'Healthy community' to gather
'They don't judge you or criticize you, all they do is encourage and support you'
By MATTHEW WEAVER
PALOUSE, Wash. -- Heidi Jamison has high hopes for the upcoming Washington FFA convention.
The Garfield-Palouse High School senior is a contender for state officer at the organization's 82nd annual convention, May 10-12 at the Washington State University campus in Pullman, Wash.
"It treats you almost like you're a family," Jamison said of FFA. "All the FFA members, they don't judge you or criticize you, all they do is encourage and support you. I think that is a very healthy community for building confidence and leadership skills."
Classmate Chandler Pfaff, a sophomore, will compete in prepared speech and agricultural sales events, and is an alternate for advanced parliamentary procedure. She's following in her older brothers' footsteps by participating in FFA.
"They were both really shy, so after they got through FFA, they were great professional speakers," Pfaff said, adding with a laugh. "I'm more outgoing than them, definitely. But definitely in front of people, (the FFA experience) helps."
Jodi Monroe, Washington FFA executive director, said 2,000 members will attend the convention this year, plus their teachers, parents and family members. There are more than 7,000 members statewide.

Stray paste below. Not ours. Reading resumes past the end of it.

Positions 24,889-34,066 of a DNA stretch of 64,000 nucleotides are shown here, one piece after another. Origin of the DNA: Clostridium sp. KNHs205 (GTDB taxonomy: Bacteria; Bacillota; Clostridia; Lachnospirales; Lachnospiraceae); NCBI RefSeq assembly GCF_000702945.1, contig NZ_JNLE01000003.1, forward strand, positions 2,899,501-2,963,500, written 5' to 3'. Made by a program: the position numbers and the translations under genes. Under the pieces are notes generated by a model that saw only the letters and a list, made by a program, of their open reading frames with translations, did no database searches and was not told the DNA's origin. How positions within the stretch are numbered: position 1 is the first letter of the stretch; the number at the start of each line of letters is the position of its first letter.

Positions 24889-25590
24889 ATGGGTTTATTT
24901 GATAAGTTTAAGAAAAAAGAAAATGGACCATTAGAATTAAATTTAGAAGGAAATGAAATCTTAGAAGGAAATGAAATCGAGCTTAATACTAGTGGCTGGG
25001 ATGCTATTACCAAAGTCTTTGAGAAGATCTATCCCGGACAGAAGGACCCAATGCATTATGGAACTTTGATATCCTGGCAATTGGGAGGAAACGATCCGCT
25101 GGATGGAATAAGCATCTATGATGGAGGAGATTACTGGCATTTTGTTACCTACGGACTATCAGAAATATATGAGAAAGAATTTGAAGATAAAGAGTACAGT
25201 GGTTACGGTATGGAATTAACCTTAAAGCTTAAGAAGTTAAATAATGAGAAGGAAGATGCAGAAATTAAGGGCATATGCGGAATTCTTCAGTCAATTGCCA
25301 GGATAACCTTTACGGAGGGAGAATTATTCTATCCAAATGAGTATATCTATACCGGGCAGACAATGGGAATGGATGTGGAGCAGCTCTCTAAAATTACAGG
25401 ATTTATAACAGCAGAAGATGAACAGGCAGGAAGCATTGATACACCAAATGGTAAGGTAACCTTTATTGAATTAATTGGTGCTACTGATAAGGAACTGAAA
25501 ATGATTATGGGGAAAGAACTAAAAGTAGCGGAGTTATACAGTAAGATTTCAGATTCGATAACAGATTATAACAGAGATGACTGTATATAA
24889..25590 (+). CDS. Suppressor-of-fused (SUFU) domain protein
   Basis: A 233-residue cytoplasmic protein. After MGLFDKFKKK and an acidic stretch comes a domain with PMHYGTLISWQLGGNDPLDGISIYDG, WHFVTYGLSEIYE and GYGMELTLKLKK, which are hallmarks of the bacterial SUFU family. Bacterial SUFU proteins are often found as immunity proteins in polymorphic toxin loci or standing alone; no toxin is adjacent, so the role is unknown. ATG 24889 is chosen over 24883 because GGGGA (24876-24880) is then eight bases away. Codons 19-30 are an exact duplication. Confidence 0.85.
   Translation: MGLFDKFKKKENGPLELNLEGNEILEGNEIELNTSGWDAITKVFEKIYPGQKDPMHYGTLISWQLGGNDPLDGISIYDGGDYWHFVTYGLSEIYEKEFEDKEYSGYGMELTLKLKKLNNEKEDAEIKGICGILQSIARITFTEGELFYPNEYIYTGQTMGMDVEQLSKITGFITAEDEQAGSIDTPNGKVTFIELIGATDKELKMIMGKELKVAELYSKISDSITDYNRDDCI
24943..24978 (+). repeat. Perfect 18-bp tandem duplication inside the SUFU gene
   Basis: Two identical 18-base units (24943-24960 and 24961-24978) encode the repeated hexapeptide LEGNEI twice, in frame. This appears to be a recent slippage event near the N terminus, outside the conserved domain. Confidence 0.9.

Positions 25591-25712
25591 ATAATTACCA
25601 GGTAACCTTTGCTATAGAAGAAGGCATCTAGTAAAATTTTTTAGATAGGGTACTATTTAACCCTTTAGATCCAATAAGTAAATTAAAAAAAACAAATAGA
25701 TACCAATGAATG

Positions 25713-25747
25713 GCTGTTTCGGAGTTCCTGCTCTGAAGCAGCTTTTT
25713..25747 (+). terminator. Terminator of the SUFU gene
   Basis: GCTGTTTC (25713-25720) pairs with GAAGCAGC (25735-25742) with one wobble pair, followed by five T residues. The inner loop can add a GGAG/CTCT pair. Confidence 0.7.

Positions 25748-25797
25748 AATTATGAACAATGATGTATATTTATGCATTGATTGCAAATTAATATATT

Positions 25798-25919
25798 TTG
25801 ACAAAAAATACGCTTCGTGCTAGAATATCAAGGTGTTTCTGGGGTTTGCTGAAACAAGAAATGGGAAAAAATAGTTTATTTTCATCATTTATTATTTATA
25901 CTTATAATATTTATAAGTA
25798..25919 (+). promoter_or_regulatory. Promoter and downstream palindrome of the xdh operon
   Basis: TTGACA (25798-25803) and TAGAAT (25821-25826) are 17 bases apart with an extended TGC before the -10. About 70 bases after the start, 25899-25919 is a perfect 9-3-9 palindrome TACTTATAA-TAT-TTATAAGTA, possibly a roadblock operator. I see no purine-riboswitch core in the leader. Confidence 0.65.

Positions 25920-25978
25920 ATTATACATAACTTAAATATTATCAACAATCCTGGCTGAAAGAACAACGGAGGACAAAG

This will be the first year veterinary science career development events are held, beginning at 7 a.m. May 12, Monroe said. Each state has the opportunity to send two winning chapters to the national convention next fall.
"It's a big deal because FFA members that are taking animal science classes are going to end up in university and technical schools using those same skills," Monroe said, noting the core of FFA is a hands-on supervised agricultural experience. "It pulls them out of the classroom where they're learning and puts them in a real situation they would have."
One of the things Washington State FFA President Sammi Jo Cool is most looking forward is national FFA secretary Jason Troendle's speech at the convention.
"The national officers are like the poster children for FFA -- they're on all the posters and merchandise," Cool said. "Being able to look at those posters as an FFA member and (say), 'Hey, I met that person at my convention' is kind of a cool feeling."
After she hands over the state FFA presidency, Cool plans to attend Walla Walla Community College for two years, then transfer to WSU to pursue a double major in animal science reproduction and physiology and animal nutrition, with an emphasis on in vitro artificial insemination in cattle.
Cool urges the rest of the ag industry to keep an eye out for Washington FFA members on the rise.
"These kids we've been able to meet all year have really bright futures ahead of them and they're eager to get out there and make an impact," she said. "They're on the hunt, trying to get involved as much as they can, and they're looking for ways to make a difference."